- A 2009 Banksy painting depicting primates conducting business as usual in British Parliament fetched about $12.2 million in a Sotheby's auction Thursday.
- The painting, entitled "Devolved Parliament," sold for almost nine times its previous price after a 13-minute bidding war, Sotheby's auction house announced in a tweet.
A Banksy painting depicting primates conducting business as usual in British Parliament fetched a whopping 9.88 million Euros at an auction Thursday, or about $12.2 million.
The painting, entitled "Devolved Parliament," sold for almost nine times its previous price after a 13-minute bidding war, Sotheby's auction house announced in a tweet.
The Banksy work was originally displayed in 2009 and called "Question Time," but the "Devolved Parliament" item sold Thursday has some differences with the earlier version, according to the New York Times.
In a statement to the Times, Sotheby's confirmed that the work being sold was the "Question Time" original, but "the painting has been reworked by the artist and more recently retitled."
On March 28, the painting's then-owner put it back on display at the Bristol Museum to mark 10 years since the "Banksy versus Bristol Museum" show and coming just ahead of the first Brexit deadline. The new Brexit deadline is Oct. 31.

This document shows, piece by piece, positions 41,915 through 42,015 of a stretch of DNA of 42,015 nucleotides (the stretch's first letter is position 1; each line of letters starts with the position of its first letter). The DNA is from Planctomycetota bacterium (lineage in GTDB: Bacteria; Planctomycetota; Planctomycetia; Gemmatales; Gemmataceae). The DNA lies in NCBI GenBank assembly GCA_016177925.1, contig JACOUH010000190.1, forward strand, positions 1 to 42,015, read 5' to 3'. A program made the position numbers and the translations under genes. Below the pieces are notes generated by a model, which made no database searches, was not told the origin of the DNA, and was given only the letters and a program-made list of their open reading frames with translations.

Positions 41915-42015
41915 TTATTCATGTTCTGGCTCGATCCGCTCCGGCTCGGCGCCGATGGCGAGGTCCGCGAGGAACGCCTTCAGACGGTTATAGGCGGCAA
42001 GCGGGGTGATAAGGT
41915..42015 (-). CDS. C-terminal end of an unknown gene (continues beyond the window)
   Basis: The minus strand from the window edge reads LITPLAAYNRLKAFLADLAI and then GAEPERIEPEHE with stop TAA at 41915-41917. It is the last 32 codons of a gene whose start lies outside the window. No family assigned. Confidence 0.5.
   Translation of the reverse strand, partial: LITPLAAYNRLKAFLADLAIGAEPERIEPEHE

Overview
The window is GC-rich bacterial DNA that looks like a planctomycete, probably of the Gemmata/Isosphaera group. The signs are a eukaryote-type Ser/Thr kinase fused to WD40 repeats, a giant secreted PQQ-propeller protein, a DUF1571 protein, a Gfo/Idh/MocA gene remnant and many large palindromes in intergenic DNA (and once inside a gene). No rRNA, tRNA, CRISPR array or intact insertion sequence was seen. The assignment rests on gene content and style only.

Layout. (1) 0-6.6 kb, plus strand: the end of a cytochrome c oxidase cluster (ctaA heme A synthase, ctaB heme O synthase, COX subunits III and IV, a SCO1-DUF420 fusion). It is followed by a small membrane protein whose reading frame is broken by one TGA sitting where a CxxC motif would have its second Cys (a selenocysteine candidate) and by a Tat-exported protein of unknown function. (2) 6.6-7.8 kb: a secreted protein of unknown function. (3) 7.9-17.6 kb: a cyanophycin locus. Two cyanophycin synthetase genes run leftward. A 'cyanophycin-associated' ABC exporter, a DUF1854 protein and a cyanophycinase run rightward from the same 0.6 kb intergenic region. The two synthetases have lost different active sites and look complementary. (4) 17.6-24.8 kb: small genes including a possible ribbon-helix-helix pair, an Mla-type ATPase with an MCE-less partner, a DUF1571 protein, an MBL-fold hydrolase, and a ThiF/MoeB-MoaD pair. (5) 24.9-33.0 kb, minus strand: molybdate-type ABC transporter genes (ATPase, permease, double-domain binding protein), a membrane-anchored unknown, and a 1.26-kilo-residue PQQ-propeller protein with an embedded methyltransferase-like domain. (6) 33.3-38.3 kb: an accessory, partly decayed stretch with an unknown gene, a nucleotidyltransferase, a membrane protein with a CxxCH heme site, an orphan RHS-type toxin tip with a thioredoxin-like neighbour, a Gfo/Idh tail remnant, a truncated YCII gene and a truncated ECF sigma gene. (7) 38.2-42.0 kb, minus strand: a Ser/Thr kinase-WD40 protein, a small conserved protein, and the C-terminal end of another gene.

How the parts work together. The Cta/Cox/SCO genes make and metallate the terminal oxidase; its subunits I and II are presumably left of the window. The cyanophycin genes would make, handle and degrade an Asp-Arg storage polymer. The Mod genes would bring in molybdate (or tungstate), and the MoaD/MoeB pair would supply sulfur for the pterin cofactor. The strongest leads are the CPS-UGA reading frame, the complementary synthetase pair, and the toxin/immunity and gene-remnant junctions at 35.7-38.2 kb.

Banksy, who is known for an anonymous identity and subversive, satirical political graffiti, has seen his work repeatedly rake in vast sums in the fine art market. Just last year, "Girl with Balloon" sold for $1.4 million at Sotheby's, before shredding itself to the shock of onlooking bidders. That painting was renamed "Love is in the Bin" following the spectacle.
Sotheby's is no stranger to selling paintings for jaw-dropping sums. An 1890 Monet landscape painting sold for $110.7 million in May, setting a record for the auction house.
Sotheby's reached an agreement in June with media entrepreneur and art collector Patrick Drahi to be taken private again, in a deal worth $3.7 billion. The multi-national auction house was publicly traded for 31 years on the New York Stock Exchange.